Cybersecurity | hackers | Thefts by WhatsApp | WhatsApp: the most common (and dangerous) scams that we can suffer when opening any link | Argentinian | Colombia | Spain | Mexico | USA | | TECHNOLOGY

With over 2 billion users worldwide, it’s hard to find someone who doesn’t know about WhatsApp. Being one of the applications with the most downloads globally, it is also positioned as an attractive tool for users. cyber criminalswho do not hesitate to take advantage of this means to harm.

According to cybersecurity experts, there are several ways to scam people using WhatsApp. We have techniques that induce people to enter their private data on suspicious links (surveys, for example), download fraudulent applications, etc.

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In this sense, such daily actions as answering messages from unknown people or opening links with supposed offers can end in theft or kidnapping of accounts, bank cards or sensitive information stored on the cell phone.

In numerical terms, a Kaspersky report revealed that most of the malicious links detected between December 2020 and May 2021 from a group of Kaspersky users were sent via WhatsApp (89.6%), followed by Telegram (5.6%) and Viber (4.7%).). From that same investigation, the company revealed that there were 91,242 cases of phishing around the world in instant messaging applications.

(Photo: AFP/AP)
(Photo: AFP/AP)

To know more about the subject, Trade contacted cybersecurity firms Kaspersky and ESETwho through their spokespersons explained to us how cybercriminals work and the most recurrent techniques to deceive through WhatsApp.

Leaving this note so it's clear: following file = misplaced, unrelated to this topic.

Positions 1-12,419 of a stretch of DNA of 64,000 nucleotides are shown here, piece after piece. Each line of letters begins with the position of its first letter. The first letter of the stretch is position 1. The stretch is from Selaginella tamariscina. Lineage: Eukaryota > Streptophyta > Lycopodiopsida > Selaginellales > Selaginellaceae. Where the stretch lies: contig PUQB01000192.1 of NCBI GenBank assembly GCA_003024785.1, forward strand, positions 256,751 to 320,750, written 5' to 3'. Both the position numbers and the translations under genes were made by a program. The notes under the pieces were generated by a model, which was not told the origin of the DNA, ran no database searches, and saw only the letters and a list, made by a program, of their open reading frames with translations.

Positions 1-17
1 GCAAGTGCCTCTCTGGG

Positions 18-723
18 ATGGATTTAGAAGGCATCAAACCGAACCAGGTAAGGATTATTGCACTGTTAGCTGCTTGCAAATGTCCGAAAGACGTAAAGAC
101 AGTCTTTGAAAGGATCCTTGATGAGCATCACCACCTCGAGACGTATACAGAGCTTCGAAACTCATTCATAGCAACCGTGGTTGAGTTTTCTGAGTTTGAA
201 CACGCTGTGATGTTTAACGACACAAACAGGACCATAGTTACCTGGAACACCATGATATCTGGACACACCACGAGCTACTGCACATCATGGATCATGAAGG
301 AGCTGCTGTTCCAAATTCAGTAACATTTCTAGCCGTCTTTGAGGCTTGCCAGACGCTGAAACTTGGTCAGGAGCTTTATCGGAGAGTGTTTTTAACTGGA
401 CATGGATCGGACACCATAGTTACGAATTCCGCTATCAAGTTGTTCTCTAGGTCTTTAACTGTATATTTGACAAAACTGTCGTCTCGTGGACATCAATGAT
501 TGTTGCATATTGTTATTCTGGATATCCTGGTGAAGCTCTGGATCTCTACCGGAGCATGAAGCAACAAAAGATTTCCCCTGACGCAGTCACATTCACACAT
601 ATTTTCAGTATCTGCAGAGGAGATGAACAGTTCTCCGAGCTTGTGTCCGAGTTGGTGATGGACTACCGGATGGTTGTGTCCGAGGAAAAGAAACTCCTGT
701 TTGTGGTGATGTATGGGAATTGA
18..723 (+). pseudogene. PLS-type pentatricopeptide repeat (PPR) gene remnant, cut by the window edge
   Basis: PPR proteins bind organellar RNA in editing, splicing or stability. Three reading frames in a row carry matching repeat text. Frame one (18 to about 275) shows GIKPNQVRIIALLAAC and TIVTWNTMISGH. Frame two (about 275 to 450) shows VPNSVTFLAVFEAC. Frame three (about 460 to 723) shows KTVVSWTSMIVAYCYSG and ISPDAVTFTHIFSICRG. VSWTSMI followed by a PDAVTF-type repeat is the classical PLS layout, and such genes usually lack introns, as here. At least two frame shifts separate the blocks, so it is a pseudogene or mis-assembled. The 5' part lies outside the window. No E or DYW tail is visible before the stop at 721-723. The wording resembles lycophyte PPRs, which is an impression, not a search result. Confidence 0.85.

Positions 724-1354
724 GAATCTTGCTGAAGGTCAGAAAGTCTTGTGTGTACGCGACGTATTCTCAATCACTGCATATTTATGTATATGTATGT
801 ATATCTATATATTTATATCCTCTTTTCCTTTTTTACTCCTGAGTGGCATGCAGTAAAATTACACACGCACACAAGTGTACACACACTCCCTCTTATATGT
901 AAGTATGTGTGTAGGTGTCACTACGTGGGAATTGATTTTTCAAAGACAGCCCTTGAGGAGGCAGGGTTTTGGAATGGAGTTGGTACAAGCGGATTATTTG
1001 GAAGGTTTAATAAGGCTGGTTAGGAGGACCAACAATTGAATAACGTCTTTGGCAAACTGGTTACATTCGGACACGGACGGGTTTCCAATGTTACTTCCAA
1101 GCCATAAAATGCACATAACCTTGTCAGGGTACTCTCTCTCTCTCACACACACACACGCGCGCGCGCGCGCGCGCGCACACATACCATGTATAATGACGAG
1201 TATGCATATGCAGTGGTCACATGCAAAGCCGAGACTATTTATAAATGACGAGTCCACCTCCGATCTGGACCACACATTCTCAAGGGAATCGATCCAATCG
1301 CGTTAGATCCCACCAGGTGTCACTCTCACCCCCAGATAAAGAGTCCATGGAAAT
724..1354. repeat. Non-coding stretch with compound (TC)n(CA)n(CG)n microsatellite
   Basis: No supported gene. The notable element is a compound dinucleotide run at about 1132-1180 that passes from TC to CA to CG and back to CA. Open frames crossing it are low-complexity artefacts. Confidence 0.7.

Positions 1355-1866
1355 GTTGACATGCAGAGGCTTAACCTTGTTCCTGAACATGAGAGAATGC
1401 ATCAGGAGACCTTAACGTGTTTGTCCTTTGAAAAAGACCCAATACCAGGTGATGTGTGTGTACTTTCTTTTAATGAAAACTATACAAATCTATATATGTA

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The most common forms of cheating on WhatsApp

WhatsApp was launched in 2009 and has since added billions of downloads worldwide. Until last year, according to the 2021 Digital Report prepared by Hootsuite and We Are Social, a total of over 2 billion users on WhatsApp and it is expected that by 2027 exceed 3,000 million.

In other words, there is a large public that is at the mercy of cyber attacks.

There is a wide variety of scams circulating on WhatsApp. However, they all have in common the fact that they use social engineering”, precise Camilo Gutiérrez, head of the ESET Latin America laboratory, in dialogue with Trade.

In this sense, the expert details that the most frequent deceptions are the following:

  • Fake anniversary of a brand
  • False economic aid
  • Random hoaxes to obtain personal data
  • Whatsapp spy tools
  • WhatsApp account hijacking
  • Phishing Scams
  • Fake updates with new features
  • Malware distribution through the app
WhatsApp is one of the most popular applications in the world and also a means for cybercriminals to steal information.
WhatsApp is one of the most popular applications in the world and also a means for cybercriminals to steal information. / Chesnot

And how do they do it? In these cases, cybercriminals pose as companies or other people, contact their potential victims through WhatsApp (or other similar apps) and ask them to download fraudulent files or click on suspicious links to enter their data. With this they can hijack the information and then ask for ransoms.

Another example is account theft (‘account takeover‘). In this case, the victim unknowingly downloads malware that spies on the messages that arrive on their phone. After that, hackers will install WhatsApp on a new device and steal the activation code via SMS to request a payment from friends and family.